According to Peace Corps director Loret Ruppe, the new program seeks to harness experts in such disciplines as soil conservation, food processing, and agricultural marketing to assist AID and other private and national relief organizations. ``We've had countless individual successes in Africa during the past 24 years,'' says Mrs. Ruppe, ``but we've never put all the parts together in just this way till now.'' She says the new Africa food initiative is part of an effort designed to make Africa self-sufficient.

Both PVOs and multilateral organizations agree that raising the output and income of small farmers will be the key to self-sufficiency in the future. ``The massive potential of small holds,'' says the World Bank report, ``has yet to be realized.''

Despite agreement on the need for structural reforms and renewed attention to Africa's small-hold farmers, major obstacles still lie ahead.

For one thing, there are the perennial problems of poor climate and soil, high population growth rates, and fragile political institutions.

For another, there are external factors that many African leaders say make it impossible to attain self-sufficiency. In particular, many Africans point to declining commodity prices on the world market, which have reduced foreign-exchange earnings, plus external debt, which has risen more than 750 percent during the 1970s, largely because of spiraling oil prices. By next year, debt repayment could amount to close to half of all aid received by the countries involved. Under the circumstances, say African leaders, little money is left over to import needed food or to carry out agricultural reforms.

Another problem that worries some food experts is the diminished commitment of the Reagan administration to the World bank and other multilateral lending institutions.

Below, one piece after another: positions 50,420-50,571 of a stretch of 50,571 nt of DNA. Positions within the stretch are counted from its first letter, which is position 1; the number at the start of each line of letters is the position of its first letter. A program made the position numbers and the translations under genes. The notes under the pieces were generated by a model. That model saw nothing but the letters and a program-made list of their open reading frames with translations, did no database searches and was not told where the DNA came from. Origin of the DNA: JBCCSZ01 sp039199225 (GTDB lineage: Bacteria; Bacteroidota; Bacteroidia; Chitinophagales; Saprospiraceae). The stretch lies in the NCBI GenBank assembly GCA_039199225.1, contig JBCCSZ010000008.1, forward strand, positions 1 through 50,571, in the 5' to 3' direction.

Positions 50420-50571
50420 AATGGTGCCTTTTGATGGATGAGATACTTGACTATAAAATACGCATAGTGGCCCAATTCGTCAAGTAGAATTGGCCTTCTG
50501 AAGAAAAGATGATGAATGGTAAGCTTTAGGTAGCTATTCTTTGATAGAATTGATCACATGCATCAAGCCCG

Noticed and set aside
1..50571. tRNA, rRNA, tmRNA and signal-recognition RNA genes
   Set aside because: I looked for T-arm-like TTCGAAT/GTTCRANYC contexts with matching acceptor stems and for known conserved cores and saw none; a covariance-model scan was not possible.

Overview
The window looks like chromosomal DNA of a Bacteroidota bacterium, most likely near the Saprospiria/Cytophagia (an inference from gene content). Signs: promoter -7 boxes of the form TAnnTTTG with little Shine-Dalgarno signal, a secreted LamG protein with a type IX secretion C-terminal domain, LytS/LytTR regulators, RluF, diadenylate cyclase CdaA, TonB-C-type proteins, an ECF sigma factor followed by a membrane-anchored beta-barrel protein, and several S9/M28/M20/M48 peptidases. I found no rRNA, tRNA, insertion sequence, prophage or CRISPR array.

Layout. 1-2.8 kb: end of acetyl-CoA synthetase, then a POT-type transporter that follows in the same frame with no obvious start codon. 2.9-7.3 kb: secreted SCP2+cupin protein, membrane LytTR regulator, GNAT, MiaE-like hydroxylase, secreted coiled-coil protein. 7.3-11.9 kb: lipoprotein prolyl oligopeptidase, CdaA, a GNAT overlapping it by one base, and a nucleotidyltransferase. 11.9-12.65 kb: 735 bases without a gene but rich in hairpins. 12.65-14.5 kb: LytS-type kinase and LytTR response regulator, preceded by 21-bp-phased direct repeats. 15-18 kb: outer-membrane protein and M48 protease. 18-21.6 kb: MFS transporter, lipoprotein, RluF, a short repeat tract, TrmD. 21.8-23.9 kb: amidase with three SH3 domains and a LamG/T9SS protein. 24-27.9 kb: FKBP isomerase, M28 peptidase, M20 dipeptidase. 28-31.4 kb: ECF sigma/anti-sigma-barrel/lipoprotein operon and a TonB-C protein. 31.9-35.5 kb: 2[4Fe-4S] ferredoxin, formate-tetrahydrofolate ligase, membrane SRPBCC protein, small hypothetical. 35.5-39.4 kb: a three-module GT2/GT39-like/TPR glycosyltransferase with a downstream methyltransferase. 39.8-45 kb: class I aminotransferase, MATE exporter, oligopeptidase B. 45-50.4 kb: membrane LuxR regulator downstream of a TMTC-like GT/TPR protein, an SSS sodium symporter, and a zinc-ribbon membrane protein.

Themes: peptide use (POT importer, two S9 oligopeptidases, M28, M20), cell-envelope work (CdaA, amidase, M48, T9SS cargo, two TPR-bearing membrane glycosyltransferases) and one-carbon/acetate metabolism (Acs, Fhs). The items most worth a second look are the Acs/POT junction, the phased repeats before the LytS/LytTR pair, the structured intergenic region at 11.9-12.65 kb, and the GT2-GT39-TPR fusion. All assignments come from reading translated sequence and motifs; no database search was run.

Reflecting a preference for bilateral aid harnessed to specific national-security objectives, the administration has left open the question of future support for the World Bank and has cut US support for the International Fund for Agricultural Development, a UN agency which over the past six years has spent $400 million on aid to poor African farmers.

The US has also cut funding to the International Planned Parenthood Foundation, one of the principal agencies focusing on Africa's explosive population growth.

``This is shortsighted foreign policy based on narrow ideology,''says Jack Shepard, an Africa food specialist at the Carnegie Endowment for International Peace in Washington. ``Unfortunately, it comes at a time when Africa is facing pressing long-term needs.''

In the meantime, the search continues for new ways to deal with long-term implications of famine.

``It would be a great tragedy if the current drought doesn't awaken the American people to the long-term needs in Africa,'' says Kevin Lowther of Africare, a private relief and development organization based in Washington.

``Africa has an old, fragile environment. If it's not properly cared for, much of Africa's productive capacity could be lost forever.'' -- 30 --